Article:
9 Amazing Facts About Puppies You’ve Never Heard

9 Amazing Facts About Puppies You’ve Never Heard

If you’re a dog parent, you may know everything there is to know about dogs, but are you keen on facts about puppies?

New-born puppies activate our brain’s “aww” response with their big eyes and heads attached to their stubby bodies. These fur babies grab our attention, we love looking at them, and on a more scientific level, they trigger neural activity associated with how our brain reacts to rewards and our sense of compassion and empathy. 

In humans and other creatures, this response is an evolved, natural behavior that motivates adults to take care of helpless infants and to be more sensitive to their unique needs. In fact, a recent study found that puppies reach peak cuteness levels at eight weeks of age; this is the time when their canine moms begin to allow them to fend for themselves. 

Doesn’t reading about puppies make your heart melt? If so, you’re in for a treat! Keep reading to learn nine interesting facts about puppies that you may not know about

1. The Word “Puppy” is Derived from French

The word “puppy” made its first appearance in English dictionaries in the late 16th century. Etymologists believe that this word comes from the French word poupée, which means doll or toy. Before the 16th century, English speakers called new-born pups “whelps.” One of Shakespeare’s works, King John, popularized the term “puppy-dog.” 

 

2. Yes, Puppies Also Have Baby Teeth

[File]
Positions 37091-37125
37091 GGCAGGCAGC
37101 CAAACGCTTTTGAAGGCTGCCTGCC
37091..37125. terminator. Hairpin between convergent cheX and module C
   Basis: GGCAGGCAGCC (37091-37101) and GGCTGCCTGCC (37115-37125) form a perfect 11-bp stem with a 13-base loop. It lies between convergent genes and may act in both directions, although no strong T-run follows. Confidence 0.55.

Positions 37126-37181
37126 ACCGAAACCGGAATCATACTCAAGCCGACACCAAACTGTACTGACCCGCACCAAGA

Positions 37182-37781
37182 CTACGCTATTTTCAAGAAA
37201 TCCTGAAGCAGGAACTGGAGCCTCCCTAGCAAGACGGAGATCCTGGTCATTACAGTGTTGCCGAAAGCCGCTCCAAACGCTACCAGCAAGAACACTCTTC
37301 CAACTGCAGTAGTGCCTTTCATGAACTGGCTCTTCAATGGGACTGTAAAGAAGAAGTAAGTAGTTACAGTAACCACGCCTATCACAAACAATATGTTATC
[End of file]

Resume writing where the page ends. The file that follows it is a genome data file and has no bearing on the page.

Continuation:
Unless you’ve raised a puppy, you may not know that they grow baby teeth, much like human babies. Like most mammals, newborn pups are born without any teeth. At approximately 2-4 weeks of age, a puppy’s 28 baby teeth begin to grow. At around 12-16 weeks of age, these baby teeth naturally fall out. Once a pup turns six months old, they’ll be sporting a complete set of 42 adult teeth. 

 

3. Puppies Love to Sleep. A Lot. 

Similar to children, puppies need lots of sleep—we’re talking 15-20 hours worth of shut-eye! According to the American Kennel Club, dog parents should resist the urge to wake up their sleeping pups because sleep is critical for their young developing brains, muscles, and immune systems. We recommend setting up a designated sleeping area for your young one so that they can get undisturbed beauty rest. 

4. Puppies Are Born Fully Death and Blind

On day one of a puppy’s birth, their eyes are completely shut, and their ear canals are closed. Why? Well, it’s part of an evolutionary process. Since pregnancy impacts a dog’s ability to hunt, they evolved to have short gestation periods. Short-term pregnancies mean that canine moms wouldn’t need to take extended breaks from hunting. Since a dog embryo spends only two months in their mom’s womb, puppies aren’t born fully developed, affecting the formation of their eyes and ears. 

 

5. Dalmation Puppies Are Born Spot-Less

That’s right, everyone’s favorite spotted dog, the Dalmatian, is born without its iconic spotting. We know, this fact is a lot to process. These special dogs arguably have the most recognizable coat of any breed, but this status is reserved for adult Dalmatians only. Newly born Dalmatians are born white and spotless, and their markings develop after their first month. 

6. Humans Absolutely Fall for “Puppy Eyes,” and Puppies Know It

Those cute “puppy eyes” aren’t a fictional expression of canine emotion—they’re an intentional ploy to get your attention. Puppies know that by raising their eyebrows to make their eyes look bigger and sadder, it will make them irresistible to us. According to this study by the University of Portsmouth, they’re more likely to make the “puppy eyes” facial expression when humans are watching. And it works. 

After all, shelter puppies who perform the “puppy eyes” trick are more likely to get adopted faster than dogs who don’t employ the same expression. 

 

7. Double Trouble: Puppies Can Have Twins

Until four years ago, no one was able to prove that identical twin pups exist. Four years ago, in South Africa, Kurt d